With the announcement of the 200th British soldier to die in Afghanistan, the media floodgates will now open. This soldier, as yet unnamed, died of wounds in Selly Oak, having been caught in an explosion last Thursday. Sadly, he will not be the last to die.
We'll do what we can to monitor and report on the media, and provide an analysis of it. In the meantime, I've posted another piece on Defence of the Realm, written before the sad news came in.
Like so many of our pieces, it attempts to offer solutions to a seemingly intractable problem. For that, our efforts are much derided, not least on the unofficial Army forum (ARRSE) where, one suspects, the resident forum queens have never forgiven me for being right about Snatch Land Rovers, back in 2006, when so many took the MoD line that this vehicle was vitally necessary in Iraq.
We were thus much heartened, therefore, to see the following over at Captains Journal, a blog we respect hugely:
Richard North at Defence of the Realm is required reading every day. His latest piece awaits the howls that are sure to come when the Brits lose their 200th soldier in Afghanistan. Neither we nor Richard likes tracking this, and Richard doesn’t like to see British casualties. But that's why Richard always argues for more troops, better equipment and better strategy. Richard is the conscience of the military bloggers / new media in the UK. You can always turn to him for unvarnished prose.I had never thought of myself as a "conscience" but, on reflection, that is a highly perceptive observation. On DOTR and this blog, we tell it as we see it, not holding back and taking no prisoners. I would sooner speak out and be wrong, and then be corrected in a robust, no-holds-barred discussion, than tiptoe round the edges, for fear that I might offend someone, as indeed I do so often.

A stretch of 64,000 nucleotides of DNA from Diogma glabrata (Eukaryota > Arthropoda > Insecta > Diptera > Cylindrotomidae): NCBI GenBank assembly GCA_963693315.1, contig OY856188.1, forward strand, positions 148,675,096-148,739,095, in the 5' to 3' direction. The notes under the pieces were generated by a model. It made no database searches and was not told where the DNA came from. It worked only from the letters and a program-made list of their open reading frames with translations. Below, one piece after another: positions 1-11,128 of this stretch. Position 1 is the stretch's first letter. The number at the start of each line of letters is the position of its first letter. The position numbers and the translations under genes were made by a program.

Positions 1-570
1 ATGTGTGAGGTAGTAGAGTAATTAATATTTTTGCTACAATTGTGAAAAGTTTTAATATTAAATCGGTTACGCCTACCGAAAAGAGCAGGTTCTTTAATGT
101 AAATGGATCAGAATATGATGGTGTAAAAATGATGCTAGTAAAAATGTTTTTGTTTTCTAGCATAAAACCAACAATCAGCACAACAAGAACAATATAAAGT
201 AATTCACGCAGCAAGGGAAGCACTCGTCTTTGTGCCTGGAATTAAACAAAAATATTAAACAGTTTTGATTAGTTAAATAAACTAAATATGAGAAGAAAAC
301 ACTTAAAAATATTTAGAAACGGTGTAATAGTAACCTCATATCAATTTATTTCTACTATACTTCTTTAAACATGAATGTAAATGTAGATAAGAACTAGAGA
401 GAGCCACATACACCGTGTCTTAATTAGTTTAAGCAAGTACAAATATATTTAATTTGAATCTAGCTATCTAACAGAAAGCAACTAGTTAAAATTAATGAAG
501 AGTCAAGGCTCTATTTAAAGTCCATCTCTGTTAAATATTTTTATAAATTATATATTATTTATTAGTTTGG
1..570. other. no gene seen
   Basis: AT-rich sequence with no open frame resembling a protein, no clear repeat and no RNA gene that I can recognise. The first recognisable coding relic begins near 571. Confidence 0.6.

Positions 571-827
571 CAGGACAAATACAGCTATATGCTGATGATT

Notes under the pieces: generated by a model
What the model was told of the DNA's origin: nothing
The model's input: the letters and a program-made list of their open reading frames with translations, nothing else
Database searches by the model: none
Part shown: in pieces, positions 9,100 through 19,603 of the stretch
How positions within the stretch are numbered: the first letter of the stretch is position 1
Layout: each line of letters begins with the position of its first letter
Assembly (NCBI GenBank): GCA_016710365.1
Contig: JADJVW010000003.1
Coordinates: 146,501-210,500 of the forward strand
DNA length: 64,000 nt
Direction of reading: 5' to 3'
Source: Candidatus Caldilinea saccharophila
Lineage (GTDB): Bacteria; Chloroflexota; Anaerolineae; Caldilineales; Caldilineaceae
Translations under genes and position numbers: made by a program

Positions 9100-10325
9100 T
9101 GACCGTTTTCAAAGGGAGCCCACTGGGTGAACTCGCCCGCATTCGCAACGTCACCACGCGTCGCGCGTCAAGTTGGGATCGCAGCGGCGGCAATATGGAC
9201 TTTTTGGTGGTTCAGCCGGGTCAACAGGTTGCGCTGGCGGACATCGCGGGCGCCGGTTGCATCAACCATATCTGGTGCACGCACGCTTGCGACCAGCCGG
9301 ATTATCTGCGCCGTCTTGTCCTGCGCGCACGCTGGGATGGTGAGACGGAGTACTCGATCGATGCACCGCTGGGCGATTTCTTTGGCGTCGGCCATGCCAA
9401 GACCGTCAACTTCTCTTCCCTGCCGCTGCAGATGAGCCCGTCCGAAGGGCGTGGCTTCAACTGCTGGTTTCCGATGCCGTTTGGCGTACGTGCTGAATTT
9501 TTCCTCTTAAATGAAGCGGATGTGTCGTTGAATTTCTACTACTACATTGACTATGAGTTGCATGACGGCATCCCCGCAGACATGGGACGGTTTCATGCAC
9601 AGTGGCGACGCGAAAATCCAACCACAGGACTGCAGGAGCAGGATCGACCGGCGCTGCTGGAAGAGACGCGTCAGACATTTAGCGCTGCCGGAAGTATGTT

This, however, is not a time for introspection. There are hugely important issues to discuss and, as a citizen of a democracy – where our catchphrase (one of them) is "democracy is not a spectator sport" – we feel that it is our duty to participate in that discussion. We will return to that never-ending battle later today.
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